How Effective Security Departments Bust Multi-million Dollar Crimes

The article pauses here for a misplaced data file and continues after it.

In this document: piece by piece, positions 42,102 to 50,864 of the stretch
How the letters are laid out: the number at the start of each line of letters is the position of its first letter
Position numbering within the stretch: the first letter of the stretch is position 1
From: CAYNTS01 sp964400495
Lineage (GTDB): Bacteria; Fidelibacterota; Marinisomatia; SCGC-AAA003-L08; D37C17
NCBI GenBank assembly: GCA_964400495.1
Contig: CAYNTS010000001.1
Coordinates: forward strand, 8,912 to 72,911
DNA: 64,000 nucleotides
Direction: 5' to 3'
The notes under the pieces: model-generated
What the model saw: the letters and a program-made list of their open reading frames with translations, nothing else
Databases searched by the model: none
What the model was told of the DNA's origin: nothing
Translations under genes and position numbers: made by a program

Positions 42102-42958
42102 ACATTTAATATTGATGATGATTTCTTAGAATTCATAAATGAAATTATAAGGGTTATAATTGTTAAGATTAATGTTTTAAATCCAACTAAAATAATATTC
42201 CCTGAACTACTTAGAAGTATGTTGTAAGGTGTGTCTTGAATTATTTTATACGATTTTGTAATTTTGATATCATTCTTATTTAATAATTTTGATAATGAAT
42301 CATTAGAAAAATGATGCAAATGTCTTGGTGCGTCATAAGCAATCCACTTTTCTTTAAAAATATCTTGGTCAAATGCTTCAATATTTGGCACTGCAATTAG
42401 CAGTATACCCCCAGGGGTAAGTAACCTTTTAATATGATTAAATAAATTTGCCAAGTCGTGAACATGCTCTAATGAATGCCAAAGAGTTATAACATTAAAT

It had been a particularly slow night. The plant security guard had just made his rounds on this Sunday evening shift. As soon as he passed the weighing scales, he could enter the guard shack and get off his feet. Challenging A Curious Incident However, on this night, he noticed the waste vendor’s truck sitting half on and half off the scale. He stopped dead in his tracks to see if the truck would back up and completely sit on the scale. It never did. The observant guard walked up to the truck and challenged the driver who seemed surprised. “Hey, you’re not weighing your truck properly.” The driver fumbled for a response before replying, “Sorry, I was on the phone with a friend. I didn’t notice it.” But this security guard had the presence of mind to demand the driver’s phone. The driver was caught off guard and surrendered the phone. The guard then pulled up the most recent incoming/outgoing calls and saw no calls during the last 30 minutes. “I don’t think so.” “You don’t think so what?” The security guard was frank, “You haven’t used this phone in over half an hour.” The truck driver sheepishly acknowledged the fact. It was decided to install video surveillance covering the weighing area and scales – no easy feat due to poor lighting Preventing Crime As It Happens Knowing the driver was lying, the security guard ordered the truck back on the scale for a correct weighing and advised the driver that he would report the incident. The security guard wrote up his report and handed it off to his supervisor who, in turn, contacted the local corporate investigator. This investigator was soon on the phone with his boss at corporate headquarters on the other side of the world. Together with Security, they decided to install video surveillance covering the weighing area and scales – no easy feat due to poor lighting. However, once completed, they waited. They would not have to wait long. For the next two months, the waste vendor trucks, filled to the brim with production waste, black-and-white paper and other waste products from the plant, would stop on the scale only for a moment and then drive the front half of the truck off the scale for weighing. It was obvious that the vendor was cheating the company by only paying for half the waste. After two months, it was decided to catch the next cheating driver “en flagrante.” Sure enough, the next truck went half on and half off the scale and was weighed. Security then asked the unsuspecting driver to park his truck and invited him inside the building to talk to a supervisor. The driver signed an incriminating statement about the scheme and his role therein. They sent him on his way asking him to keep it quiet Waiting for the driver in a large office was the local investigator and his close friend, the Head of Security. After a difficult interview, the driver admitted to cheating on the scales over a two-year period—he claimed that some of the scale cheating was done at the direction of the vendor’s management, while some of it he did himself by “ripping off” the vendor—which he acknowledged was dangerous. Working With Authorities The driver signed an incriminating statement about the scheme and his role therein. They sent him on his way asking him to keep it quiet—they would see what they could do for him later on. In the meantime, Corporate Investigations had received a due diligence report on the vendor company which contained disturbing news—the company and its managers were associated with a countrywide waste management mafia. The report suggested that the vendor had a reputation for thefts and involvement in numerous lawsuits regarding thefts and embezzlement. Shockingly, no prior due diligence had ever been conducted on the vendor. Fortunately, the plant’s finance and audit team had maintained good records over the past 5 years and were able to re-construct the amount of waste going out the plant door and the amounts being claimed and paid for by the vendor. The discrepancy and loss stood at a multi-million dollar figure. After consulting with the local police authorities and company lawyers, it was decided to pursue a civil case against the vendor. Pursuing Legal Action The regional lawyer, the Head of Investigations, the Head of Security and the CFO invited the vendor to discuss the problem. Some of the evidence was shown to the vendor’s CEO who became indignant and, in order to save face, promised to fire the truck drivers and to repay any losses for the last two months. Inter-dependent entities - security, investigations, finance/audit and legal - combined their resources and agendas to form a unified front That was not enough for the company and a protracted legal battle ensued which lasted several years and resulted in the vendor’s paying almost the entire amount in instalments. The vendor was dropped from the contract and internal controls strengthened—the only plant employee dealing with the waste issue left the company and was replaced by two individuals. The plant also began paying more attention to the waste process and less to the production side. Several “lessons learned” come to mind. First, the tripwire came in the person of an astute and well-trained security guard who exhibited some of the best characteristics you want to see from men and women in that profession. The Security Department was also adept at installing the surveillance system and capturing the fraud live on videotape. But a far greater lesson was learned—of what can happen when inter-dependent entities (security, investigations, finance/audit and legal) within a company combine their resources and agendas to form a unified front. The results speak for themselves.